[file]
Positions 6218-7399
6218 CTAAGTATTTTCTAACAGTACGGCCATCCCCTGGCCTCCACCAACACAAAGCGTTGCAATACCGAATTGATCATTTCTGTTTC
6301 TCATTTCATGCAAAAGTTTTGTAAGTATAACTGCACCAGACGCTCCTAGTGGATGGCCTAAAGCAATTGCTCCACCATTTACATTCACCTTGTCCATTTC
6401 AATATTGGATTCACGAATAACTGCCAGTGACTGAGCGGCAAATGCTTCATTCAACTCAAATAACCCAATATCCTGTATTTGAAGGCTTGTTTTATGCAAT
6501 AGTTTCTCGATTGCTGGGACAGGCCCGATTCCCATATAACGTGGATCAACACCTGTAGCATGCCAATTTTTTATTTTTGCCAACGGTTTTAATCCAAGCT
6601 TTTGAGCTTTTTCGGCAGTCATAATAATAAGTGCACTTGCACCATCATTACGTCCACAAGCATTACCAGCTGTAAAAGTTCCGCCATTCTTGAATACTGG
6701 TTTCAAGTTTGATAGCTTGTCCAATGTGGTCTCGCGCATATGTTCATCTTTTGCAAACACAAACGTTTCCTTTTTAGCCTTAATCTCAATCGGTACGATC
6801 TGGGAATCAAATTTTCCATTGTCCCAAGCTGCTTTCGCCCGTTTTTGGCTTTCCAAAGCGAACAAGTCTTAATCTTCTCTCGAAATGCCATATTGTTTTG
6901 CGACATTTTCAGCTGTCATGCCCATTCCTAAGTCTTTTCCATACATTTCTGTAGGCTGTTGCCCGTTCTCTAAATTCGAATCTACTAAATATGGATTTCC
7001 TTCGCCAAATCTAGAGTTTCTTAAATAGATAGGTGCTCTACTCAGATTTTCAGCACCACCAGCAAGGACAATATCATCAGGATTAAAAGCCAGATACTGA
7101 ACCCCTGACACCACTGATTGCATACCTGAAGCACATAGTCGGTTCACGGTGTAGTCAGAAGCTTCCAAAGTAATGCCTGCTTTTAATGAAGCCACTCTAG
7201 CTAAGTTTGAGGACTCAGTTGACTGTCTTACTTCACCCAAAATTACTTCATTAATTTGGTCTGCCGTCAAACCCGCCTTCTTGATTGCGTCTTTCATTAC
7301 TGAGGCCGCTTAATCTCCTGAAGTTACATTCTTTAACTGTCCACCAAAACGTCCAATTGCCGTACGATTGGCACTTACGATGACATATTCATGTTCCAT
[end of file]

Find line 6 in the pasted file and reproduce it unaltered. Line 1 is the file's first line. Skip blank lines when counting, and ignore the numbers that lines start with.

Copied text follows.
6601 TTTGAGCTTTTTCGGCAGTCATAATAATAAGTGCACTTGCACCATCATTACGTCCACAAGCATTACCAGCTGTAAAAGTTCCGCCATTCTTGAATACTGG